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Does work make us stupid? Meritocracy; 50 years after the Battle of Algiers

Thu, 13 Oct 2016 22:05:00 +1100

Smart organisations in the so called knowledge economy put a premium on hiring smart people - and then expect them to suspend critical thinking, subscribe to absurd management fads, and the cult of leadership. Author Andre Spicer tracks the growth of functional stupidity.

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Undercover as a Neo Nazi; Lost histories of Australia

Wed, 12 Oct 2016 22:05:00 +1100

In 1797, fifteen men became the first overlanders in Australia to walk through 700 miles of Aboriginal country, from Ninety Mile Beach in Victoria to Sydney Cove. And yet this journey and the shipwreck of their vessel the Sydney Cove, led to the discovery of Bass Strait and sparked the frenzied industry of seal culling in Southern Australia. The written account of William Clark's trek is also evidence of the humane and generous treatment of these forlorn interlopers by Indigenous Australians, who ensured the party's survival. For most of the 20th century, when anthropologists did their ‘fieldwork’, it meant becoming immersed in a non-western, pre-industrial society.  But Nitzan Shoshan is a very unusual anthropologist. He is Israeli by upbringing and chose to do his fieldwork as an undercover anthropologist amongst neo-Nazis in East Berlin. His book, The Management of Hate details his experiences amongst marginalised youth of East Berlin,  and his thoughts on the enduring role of right wing extremism in Germany.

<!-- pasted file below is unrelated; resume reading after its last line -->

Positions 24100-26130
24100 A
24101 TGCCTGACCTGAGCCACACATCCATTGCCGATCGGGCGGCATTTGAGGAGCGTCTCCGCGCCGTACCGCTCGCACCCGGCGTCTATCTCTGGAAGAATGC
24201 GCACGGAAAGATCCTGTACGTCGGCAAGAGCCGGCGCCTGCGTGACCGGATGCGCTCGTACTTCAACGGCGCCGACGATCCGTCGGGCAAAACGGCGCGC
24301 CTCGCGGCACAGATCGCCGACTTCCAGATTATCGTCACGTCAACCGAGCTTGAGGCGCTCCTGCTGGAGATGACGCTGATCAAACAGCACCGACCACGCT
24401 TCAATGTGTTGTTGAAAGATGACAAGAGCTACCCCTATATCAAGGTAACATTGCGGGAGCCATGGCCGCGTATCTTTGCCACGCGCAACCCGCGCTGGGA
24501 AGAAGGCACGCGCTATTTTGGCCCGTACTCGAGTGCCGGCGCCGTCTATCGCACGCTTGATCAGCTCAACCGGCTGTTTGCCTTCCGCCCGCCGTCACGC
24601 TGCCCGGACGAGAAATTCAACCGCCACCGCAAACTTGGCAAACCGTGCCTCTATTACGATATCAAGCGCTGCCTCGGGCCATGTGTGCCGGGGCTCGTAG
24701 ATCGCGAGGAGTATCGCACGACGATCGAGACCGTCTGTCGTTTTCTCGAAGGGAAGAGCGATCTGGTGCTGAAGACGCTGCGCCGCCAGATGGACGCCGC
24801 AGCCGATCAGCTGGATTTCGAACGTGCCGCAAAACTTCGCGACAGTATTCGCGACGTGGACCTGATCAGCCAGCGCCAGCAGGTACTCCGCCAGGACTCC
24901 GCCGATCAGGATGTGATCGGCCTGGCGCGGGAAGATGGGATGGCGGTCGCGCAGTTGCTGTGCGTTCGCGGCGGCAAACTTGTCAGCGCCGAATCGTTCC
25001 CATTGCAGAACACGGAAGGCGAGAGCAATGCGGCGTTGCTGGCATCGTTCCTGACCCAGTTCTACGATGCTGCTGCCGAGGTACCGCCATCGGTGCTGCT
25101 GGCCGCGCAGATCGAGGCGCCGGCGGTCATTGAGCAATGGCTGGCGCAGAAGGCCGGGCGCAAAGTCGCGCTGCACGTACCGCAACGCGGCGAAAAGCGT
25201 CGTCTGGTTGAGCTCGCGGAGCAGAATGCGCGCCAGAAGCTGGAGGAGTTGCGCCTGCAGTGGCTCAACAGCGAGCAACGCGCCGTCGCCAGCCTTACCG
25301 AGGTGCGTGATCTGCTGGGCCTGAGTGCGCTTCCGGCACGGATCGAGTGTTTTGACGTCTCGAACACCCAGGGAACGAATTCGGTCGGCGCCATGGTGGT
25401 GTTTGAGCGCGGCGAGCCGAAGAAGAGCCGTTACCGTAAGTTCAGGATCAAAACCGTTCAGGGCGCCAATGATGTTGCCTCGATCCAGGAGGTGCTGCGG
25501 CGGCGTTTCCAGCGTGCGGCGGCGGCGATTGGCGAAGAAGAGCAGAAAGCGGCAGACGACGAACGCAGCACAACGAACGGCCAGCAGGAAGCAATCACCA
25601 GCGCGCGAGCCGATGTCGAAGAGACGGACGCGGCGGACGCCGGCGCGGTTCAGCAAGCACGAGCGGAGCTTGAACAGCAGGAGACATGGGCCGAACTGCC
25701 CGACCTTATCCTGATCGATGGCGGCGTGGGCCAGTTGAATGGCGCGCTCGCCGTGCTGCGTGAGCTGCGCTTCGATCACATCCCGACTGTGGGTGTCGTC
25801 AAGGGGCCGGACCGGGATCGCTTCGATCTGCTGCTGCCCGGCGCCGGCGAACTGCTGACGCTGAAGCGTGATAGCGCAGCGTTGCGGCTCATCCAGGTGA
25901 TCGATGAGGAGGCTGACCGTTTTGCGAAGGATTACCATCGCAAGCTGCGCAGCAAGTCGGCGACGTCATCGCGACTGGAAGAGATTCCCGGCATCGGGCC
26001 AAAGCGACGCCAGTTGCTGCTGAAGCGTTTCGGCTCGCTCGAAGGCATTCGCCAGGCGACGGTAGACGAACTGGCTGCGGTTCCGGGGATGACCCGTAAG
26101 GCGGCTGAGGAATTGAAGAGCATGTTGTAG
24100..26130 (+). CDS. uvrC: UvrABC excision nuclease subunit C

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China/Pakistan axis; Myth of meritocracy; Andrzej Wajda

Tue, 11 Oct 2016 22:05:00 +1100

The China/Pakistan axis. Remembering the life and work of Polish film director, Andrzej Wajda. Wajda died on Sunday 9th October ,aged 90 years. Take a walk on the wild side.

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Bruce Shapiro on the second debate, the cosy world of bankers, developers and politicians; Anne Brooksbank remembers Bob Ellis

Mon, 10 Oct 2016 22:05:00 +1100

Bruce Shapiro assesses the second presidential debate between Hillary Clinton and Donald Trump; bankers, developers and politicians - a very Sydney story. Anne Brooksbank looks back on the life and work of Bob Ellis.

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Laura Tingle; Far right in Germany; the unknown Judith Wright

Thu, 06 Oct 2016 22:05:00 +1100